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We present the nearest neighbor distance (NND) analysis of SDSS DR5 galaxies. We give NND results for observed, mock and random sample, and discuss the differences. We find the observed sample gives us a significantly stronger aggregation characteristic than the random samples. Moreover, we investigate the direction of NND and find the direction has close relation with the size of the NND for the observed sample.

By the end of the 30s of last century, from the analysis of the position of galaxies on photographic film, Reference [

Compared to previous research, a significant difference of this paper is to develop the application of the Nearest Neighbor Vector (NNV) direction. Reference [

Our article is organized as follows: In Section 2 we present the nearest neighbor statistical scheme. In Section 3 we study the data from the SDSS DR5. We summarize the results in Section 4 and have conclusions in Section 5.

Reference [_{j}, y_{j}, z_{j}. For each galaxy the distance to its nearest neighboring object r_{i} is computed as [

In this paper we simply use

to calculate the average NND (nearest neighbor distance) in each sample. r_{i} is the NND for each point and n is the total number of particles. According to [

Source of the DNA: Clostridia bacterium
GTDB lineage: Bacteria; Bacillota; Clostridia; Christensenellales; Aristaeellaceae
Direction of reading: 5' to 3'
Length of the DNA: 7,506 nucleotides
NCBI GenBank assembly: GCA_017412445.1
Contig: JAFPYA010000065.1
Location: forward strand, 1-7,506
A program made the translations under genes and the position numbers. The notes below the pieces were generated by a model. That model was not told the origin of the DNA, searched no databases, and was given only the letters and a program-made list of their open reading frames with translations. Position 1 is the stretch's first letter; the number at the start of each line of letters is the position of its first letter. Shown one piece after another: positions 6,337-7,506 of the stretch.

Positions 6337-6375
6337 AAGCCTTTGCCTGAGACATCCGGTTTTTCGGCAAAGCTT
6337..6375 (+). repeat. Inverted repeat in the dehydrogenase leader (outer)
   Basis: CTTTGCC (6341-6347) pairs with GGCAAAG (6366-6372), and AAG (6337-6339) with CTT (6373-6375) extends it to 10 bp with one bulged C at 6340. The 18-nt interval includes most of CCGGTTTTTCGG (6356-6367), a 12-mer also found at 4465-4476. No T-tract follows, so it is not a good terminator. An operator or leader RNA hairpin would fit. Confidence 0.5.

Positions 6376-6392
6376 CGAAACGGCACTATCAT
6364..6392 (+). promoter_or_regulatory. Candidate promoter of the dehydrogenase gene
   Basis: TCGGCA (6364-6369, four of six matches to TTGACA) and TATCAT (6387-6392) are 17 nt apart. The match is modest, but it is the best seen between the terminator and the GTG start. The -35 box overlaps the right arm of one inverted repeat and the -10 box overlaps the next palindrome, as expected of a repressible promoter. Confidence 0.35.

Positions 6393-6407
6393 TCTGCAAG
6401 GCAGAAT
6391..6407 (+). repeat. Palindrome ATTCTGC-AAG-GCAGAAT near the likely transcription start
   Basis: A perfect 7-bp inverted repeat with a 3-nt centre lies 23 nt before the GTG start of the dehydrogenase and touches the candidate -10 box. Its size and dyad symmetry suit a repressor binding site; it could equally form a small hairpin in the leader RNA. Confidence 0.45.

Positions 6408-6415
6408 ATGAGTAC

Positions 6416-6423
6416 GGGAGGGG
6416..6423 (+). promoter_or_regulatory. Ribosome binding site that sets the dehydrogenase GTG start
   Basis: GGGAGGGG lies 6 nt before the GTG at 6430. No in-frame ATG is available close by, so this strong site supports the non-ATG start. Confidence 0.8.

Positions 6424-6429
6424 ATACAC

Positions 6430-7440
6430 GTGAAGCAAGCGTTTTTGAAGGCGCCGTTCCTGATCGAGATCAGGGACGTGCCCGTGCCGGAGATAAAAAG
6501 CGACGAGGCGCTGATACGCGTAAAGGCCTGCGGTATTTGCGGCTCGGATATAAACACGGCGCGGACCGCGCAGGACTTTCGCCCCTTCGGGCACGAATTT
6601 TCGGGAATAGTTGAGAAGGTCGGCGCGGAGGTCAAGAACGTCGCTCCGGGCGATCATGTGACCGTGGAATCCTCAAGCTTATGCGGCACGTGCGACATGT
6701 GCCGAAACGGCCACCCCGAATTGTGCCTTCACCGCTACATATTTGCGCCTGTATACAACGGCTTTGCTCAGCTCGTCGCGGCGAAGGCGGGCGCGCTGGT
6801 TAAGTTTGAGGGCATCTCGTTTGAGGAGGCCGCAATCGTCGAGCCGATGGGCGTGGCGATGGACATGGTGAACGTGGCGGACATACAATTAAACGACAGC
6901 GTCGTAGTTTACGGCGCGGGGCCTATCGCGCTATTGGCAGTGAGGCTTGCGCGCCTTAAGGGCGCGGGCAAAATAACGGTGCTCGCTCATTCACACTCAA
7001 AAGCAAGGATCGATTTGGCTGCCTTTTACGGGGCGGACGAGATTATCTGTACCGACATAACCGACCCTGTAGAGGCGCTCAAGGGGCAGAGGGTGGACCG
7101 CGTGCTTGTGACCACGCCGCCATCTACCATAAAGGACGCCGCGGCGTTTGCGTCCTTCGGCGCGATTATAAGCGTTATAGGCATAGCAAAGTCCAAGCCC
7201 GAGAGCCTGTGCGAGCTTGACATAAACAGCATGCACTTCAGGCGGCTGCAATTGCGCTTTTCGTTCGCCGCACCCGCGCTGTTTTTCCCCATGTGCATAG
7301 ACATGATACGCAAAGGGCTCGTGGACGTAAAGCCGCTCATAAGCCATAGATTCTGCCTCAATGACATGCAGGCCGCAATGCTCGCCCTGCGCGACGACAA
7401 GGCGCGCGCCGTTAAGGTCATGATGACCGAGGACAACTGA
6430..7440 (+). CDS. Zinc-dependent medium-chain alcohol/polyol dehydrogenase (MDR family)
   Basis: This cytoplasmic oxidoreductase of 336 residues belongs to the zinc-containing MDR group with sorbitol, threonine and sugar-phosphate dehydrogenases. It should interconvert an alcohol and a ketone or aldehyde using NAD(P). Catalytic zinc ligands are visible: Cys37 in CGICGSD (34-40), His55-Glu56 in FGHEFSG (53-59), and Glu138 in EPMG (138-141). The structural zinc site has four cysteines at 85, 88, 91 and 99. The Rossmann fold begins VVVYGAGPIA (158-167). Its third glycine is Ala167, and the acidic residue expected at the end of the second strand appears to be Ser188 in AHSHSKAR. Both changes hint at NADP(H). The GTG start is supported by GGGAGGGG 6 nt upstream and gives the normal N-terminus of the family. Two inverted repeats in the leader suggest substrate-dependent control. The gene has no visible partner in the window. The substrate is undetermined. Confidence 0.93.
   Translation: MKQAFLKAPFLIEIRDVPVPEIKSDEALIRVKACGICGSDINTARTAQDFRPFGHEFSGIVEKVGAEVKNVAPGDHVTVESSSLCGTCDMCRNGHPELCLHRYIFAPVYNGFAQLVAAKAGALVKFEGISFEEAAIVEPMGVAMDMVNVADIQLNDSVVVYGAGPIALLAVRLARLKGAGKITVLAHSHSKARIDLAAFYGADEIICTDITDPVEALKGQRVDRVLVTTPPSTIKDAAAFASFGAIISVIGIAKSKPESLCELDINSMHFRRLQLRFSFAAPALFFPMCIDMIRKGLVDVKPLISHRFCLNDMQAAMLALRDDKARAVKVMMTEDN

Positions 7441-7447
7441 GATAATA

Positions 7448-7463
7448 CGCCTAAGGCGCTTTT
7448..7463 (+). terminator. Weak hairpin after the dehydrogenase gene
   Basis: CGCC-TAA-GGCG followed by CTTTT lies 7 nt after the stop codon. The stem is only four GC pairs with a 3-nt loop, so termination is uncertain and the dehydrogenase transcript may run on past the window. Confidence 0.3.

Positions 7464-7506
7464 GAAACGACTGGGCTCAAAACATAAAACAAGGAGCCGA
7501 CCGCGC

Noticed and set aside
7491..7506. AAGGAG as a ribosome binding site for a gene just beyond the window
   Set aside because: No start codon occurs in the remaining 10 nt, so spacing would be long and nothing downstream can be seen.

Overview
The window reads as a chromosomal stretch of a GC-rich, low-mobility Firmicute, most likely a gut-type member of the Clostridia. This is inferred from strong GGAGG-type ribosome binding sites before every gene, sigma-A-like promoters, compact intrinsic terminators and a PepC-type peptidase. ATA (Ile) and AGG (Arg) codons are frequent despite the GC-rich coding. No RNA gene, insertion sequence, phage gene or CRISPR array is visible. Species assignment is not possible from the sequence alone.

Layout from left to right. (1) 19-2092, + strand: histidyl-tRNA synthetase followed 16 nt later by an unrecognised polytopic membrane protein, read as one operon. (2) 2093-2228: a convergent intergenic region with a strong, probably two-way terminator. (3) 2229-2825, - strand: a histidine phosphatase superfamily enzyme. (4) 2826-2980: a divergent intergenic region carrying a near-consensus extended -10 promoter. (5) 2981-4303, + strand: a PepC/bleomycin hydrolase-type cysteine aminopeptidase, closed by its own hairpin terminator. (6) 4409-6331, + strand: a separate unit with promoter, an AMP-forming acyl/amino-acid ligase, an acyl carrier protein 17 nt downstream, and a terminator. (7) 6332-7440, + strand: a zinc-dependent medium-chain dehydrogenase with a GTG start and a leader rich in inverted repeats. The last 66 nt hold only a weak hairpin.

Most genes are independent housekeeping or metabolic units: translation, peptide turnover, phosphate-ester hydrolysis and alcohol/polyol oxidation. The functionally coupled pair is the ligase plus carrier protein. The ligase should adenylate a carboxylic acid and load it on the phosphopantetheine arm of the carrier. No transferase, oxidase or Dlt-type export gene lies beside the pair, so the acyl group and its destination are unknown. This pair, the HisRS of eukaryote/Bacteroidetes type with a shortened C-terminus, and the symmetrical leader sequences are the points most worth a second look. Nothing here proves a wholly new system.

We also consider the direction of each NND in the distance field; we call it NNV (nearest neighbor vectors). We first construct a sphere to include all samples and then split the whole sphere into 180 triangles and investigate the distribution of NNV passing through each triangle. By analyzing the anisotropy of the NNV, we can find the footprint of the filaments and compare different samples in this way. The detailed description is in Section 4.

The Sloan Digital Sky Survey (SDSS) is one of the most ambitious and influential surveys in the history of astronomy. It is a major multi-filter imaging and spectroscopic redshift survey using a dedicated 2.5-m wideangle optical telescope at Apache Point Observatory in New Mexico, United States. We use the SDSS Data Release 5 as our galaxy sample, the detailed information (include the Redshift-distance formula, and a mock sample from Millennium Run Semianalytic Galaxy Catalogue [

For the observed sample we get 1.95 Mpc for average nearest neighbor distance, for the mock sample, we get 2.3 Mpc, and for the random sample we get r_{E} = 3.5 ± 0.005 Mpc (11 random samples with different seeds). Then we have

Clearly we can see observed sample has pronounced clustering on small scales compared with the random sample. Considering the extreme aggregation condition will have R = 0 and random sample has an R = 1, this observed sample is almost midway toward extreme aggregation. The clustering property of SDSS galaxies has been verified from various methods, such as two point correlation function [20-22]. The correlation length is about 5 - 7 Mpc [

this clustering property on small scale from a new way. The mock sample has a R = 0.66 in this measure value and is thus close to the observed sample.